Of course, plenty of stocks rose in January, bouncing after a big sell-off in December. That December sell-off sent GM's share pice down 12%. But GM investors had some genuine good news to cheer in January: some strong hints that 2018 was a solid year, and surprisingly upbeat guidance for 2019.
GM gave its investors two reasons to cheer in its annual investor briefing on Jan. 11.
First, it said that while it still expects its full-year 2018 results to come in below 2017's, it now expects two key measures to come in ahead of the guidance for 2018 that it gave in October:
- Adjusted earnings per share between $5.80 and $6.20. 2018 result: $6.62.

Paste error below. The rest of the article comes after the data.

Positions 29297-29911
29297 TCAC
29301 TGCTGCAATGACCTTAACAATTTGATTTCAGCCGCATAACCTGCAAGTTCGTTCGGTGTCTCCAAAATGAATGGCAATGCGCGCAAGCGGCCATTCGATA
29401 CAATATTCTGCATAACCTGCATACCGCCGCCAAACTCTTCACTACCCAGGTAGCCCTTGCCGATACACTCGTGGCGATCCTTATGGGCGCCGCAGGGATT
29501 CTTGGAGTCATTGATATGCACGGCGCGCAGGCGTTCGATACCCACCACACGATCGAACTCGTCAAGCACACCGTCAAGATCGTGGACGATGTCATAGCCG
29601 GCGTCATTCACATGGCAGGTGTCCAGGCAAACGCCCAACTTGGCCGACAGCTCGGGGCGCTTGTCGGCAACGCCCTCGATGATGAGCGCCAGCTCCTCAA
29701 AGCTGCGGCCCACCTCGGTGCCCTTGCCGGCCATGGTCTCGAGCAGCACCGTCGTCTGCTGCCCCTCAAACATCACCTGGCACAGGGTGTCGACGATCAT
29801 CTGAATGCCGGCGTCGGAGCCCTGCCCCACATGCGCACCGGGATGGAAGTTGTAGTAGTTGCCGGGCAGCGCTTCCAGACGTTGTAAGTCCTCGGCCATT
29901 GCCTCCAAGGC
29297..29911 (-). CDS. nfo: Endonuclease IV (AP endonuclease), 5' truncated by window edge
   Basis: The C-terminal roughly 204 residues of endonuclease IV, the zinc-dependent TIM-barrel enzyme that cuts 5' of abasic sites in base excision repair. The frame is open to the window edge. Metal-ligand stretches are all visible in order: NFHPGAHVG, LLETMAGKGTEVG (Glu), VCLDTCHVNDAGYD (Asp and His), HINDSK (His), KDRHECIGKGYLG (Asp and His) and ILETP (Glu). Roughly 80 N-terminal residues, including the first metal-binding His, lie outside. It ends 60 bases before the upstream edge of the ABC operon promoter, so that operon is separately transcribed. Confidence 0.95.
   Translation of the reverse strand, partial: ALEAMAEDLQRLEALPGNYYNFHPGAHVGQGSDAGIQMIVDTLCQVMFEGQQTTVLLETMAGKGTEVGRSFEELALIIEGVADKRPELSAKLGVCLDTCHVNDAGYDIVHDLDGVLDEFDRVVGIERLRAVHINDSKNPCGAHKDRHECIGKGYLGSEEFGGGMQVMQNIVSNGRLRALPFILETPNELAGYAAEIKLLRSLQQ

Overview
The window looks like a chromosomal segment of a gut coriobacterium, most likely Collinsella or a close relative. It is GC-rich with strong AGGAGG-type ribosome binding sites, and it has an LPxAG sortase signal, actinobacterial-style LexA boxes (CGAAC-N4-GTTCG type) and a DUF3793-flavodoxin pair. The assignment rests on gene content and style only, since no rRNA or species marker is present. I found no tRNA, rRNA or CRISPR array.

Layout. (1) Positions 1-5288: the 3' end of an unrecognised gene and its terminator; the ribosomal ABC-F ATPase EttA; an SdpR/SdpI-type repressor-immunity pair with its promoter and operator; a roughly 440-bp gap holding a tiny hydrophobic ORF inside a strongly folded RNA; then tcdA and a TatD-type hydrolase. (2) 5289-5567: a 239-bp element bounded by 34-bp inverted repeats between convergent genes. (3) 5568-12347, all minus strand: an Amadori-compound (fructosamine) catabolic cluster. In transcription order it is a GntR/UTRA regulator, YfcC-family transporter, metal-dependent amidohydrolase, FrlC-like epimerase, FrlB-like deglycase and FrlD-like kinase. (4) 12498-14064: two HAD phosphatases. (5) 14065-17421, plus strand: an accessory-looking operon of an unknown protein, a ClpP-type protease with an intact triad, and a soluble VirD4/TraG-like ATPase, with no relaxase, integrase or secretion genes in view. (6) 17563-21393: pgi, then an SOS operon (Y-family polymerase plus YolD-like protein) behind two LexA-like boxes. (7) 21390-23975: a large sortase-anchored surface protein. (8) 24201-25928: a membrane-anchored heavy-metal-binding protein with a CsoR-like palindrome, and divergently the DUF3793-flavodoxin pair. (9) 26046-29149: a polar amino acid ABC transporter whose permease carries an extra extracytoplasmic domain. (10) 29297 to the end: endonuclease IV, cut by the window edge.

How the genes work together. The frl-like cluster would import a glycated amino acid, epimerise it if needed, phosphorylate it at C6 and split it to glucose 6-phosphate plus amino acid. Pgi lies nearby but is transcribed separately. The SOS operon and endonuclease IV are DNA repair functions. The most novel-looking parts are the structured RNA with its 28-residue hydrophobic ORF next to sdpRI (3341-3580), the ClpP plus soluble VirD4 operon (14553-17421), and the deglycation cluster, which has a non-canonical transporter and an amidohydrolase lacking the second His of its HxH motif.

- Adjusted automotive free cash flow of "around $4 billion." 2018 result: $5.2 billion.
In GM-speak, "adjusted" figures exclude the effects of one-time items, and "automotive" figures exclude results related to subsidiaries GM Financial and Cruise Automation.
Second, GM's 2019 guidance calls for even better results that will be driven by lower costs, because of the restructuring that GM announced in November, and higher profits driven by new products.
For the full year, GM expects:
- adjusted earnings per share between $6.50 and $7.00.
- adjusted automotive free cash flow between $4.5 billion and $6 billion.
Long story short: 2018 was better than GM had expected as recently as October, and 2019 will be even better -- possibly better than 2017.
GM will share its full 2018 results before the bell on Wednesday, Feb 6. It may also share more detailed 2019 guidance at that time. But GM has already made clear that it did well in the fourth quarter of 2018, and it expects to continue to do well as 2019 unfolds.